Saturday, January 30, 2016

14-18-foot Sewer Pipe being built in 1918

Raymond Kunst posted
Laying sewer pipes along Lawrence Ave, 1918, Chicago
I wonder if the trestle pilings we see on the side of the trench were driven all along both sides. Specifically, is that what is keeping the mud walls with buildings on top of them from collapsing? They have a conveyor belt that carries debris from the dig in front of the pipe back to fill over the pipe that is built. This method of laying pipe is called "cut and fill." That conveyor is on rails so that it can be moved forward as the dig progresses.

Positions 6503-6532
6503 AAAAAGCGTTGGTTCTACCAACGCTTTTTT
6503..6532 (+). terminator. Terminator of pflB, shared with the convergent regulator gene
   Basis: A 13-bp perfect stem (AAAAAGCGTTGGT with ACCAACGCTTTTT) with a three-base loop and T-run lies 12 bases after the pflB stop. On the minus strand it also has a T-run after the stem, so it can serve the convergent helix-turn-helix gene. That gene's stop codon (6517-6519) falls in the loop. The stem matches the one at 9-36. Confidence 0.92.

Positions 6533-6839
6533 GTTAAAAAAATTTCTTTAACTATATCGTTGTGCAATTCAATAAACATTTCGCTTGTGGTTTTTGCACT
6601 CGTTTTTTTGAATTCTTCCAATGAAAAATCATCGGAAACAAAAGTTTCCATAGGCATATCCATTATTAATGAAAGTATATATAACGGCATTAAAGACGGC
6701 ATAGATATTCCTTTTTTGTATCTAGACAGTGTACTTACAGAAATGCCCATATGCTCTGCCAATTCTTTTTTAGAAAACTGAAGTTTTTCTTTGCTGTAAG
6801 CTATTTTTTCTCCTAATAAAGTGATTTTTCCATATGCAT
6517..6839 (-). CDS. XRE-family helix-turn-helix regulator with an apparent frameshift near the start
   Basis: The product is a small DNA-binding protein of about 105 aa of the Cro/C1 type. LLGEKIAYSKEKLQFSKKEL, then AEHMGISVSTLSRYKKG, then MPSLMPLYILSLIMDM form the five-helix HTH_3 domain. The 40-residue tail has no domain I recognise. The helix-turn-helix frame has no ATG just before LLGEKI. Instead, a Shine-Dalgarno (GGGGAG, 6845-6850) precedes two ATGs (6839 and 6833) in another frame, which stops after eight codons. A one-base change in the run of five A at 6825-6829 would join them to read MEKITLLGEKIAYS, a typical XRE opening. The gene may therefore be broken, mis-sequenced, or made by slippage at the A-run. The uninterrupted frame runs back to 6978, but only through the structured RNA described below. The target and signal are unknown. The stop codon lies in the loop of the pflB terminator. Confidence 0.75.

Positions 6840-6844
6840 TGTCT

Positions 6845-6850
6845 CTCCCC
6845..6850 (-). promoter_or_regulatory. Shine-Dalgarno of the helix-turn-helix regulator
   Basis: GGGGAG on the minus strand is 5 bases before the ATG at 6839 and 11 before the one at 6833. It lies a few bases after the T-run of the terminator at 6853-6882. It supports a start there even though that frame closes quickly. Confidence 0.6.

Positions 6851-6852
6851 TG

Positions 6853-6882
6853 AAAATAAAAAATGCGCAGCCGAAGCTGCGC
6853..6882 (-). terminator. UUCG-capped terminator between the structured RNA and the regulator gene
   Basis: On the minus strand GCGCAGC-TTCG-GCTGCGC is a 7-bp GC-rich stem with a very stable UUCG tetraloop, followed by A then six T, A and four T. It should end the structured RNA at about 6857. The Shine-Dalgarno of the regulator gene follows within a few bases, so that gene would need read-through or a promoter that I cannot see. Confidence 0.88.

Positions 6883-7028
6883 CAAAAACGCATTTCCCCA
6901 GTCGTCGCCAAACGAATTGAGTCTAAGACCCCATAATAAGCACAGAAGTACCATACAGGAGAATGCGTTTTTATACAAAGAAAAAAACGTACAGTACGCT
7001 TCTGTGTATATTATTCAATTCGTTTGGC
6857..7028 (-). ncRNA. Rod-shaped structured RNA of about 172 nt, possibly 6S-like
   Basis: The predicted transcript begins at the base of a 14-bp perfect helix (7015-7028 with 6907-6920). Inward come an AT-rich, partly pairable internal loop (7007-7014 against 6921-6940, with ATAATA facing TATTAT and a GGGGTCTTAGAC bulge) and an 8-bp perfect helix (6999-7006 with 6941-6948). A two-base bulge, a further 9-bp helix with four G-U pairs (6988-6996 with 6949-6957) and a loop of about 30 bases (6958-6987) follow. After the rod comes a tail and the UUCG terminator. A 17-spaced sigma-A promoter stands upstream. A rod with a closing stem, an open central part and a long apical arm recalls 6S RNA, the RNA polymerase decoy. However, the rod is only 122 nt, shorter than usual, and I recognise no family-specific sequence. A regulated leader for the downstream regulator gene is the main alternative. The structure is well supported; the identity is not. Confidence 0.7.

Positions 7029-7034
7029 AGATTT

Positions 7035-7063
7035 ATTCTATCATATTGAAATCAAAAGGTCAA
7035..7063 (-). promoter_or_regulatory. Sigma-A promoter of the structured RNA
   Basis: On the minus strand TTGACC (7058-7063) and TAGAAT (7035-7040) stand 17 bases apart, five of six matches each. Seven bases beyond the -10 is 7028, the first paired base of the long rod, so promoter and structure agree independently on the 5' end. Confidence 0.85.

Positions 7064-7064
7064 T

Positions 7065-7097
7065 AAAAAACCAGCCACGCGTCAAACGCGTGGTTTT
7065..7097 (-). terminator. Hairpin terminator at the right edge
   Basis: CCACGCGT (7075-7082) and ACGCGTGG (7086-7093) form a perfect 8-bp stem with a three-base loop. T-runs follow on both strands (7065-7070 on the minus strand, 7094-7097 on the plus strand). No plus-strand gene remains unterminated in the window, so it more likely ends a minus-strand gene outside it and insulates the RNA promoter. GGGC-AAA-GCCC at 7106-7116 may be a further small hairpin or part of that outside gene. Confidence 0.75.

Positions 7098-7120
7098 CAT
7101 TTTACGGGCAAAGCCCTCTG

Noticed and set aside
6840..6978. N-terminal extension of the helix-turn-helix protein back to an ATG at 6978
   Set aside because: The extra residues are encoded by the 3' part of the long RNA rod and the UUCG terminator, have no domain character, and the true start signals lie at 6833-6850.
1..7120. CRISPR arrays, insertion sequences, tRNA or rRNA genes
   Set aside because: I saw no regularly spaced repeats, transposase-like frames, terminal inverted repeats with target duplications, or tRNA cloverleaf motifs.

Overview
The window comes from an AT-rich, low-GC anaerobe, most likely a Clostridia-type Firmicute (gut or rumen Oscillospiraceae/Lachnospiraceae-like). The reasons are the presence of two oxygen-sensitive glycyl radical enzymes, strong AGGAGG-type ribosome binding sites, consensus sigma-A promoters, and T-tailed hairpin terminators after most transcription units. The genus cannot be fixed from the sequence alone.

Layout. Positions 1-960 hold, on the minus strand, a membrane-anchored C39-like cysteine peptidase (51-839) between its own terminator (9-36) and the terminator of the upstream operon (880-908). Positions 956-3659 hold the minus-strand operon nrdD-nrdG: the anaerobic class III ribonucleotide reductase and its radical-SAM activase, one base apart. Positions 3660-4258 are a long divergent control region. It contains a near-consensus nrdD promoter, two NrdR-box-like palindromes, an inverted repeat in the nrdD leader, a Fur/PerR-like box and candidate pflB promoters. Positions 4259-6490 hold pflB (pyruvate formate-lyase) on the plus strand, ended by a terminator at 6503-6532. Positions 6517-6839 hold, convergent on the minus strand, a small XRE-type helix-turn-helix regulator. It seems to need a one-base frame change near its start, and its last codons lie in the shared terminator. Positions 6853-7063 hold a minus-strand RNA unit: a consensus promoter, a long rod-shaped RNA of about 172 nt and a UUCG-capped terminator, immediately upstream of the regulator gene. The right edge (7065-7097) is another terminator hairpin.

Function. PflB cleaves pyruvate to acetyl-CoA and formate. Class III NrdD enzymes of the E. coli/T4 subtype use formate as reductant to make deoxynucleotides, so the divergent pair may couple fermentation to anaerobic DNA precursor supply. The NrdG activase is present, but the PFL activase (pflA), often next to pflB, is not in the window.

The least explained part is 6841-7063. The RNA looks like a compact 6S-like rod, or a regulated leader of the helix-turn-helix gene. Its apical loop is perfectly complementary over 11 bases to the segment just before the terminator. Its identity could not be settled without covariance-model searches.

The comments indicate the scaffolding in the middle is to allow workers to construct a brick arch for the top of the pipe.

Michael Pazanin Looks like there lined with Brick , at that time there where more bricklayers then all the other trades tougher!!!

No wonder I keep finding brick plants in various towns. Illinois is lucky that it sits on top of sedimentary rock that has a lot of  outcroppings of coal, sand and clay.

Fernando Flores A few years ago, I saw them working on this tunnel at Lawrence between Linder and Cicero, and you could see the bricks layout clearly. It was fascinating!

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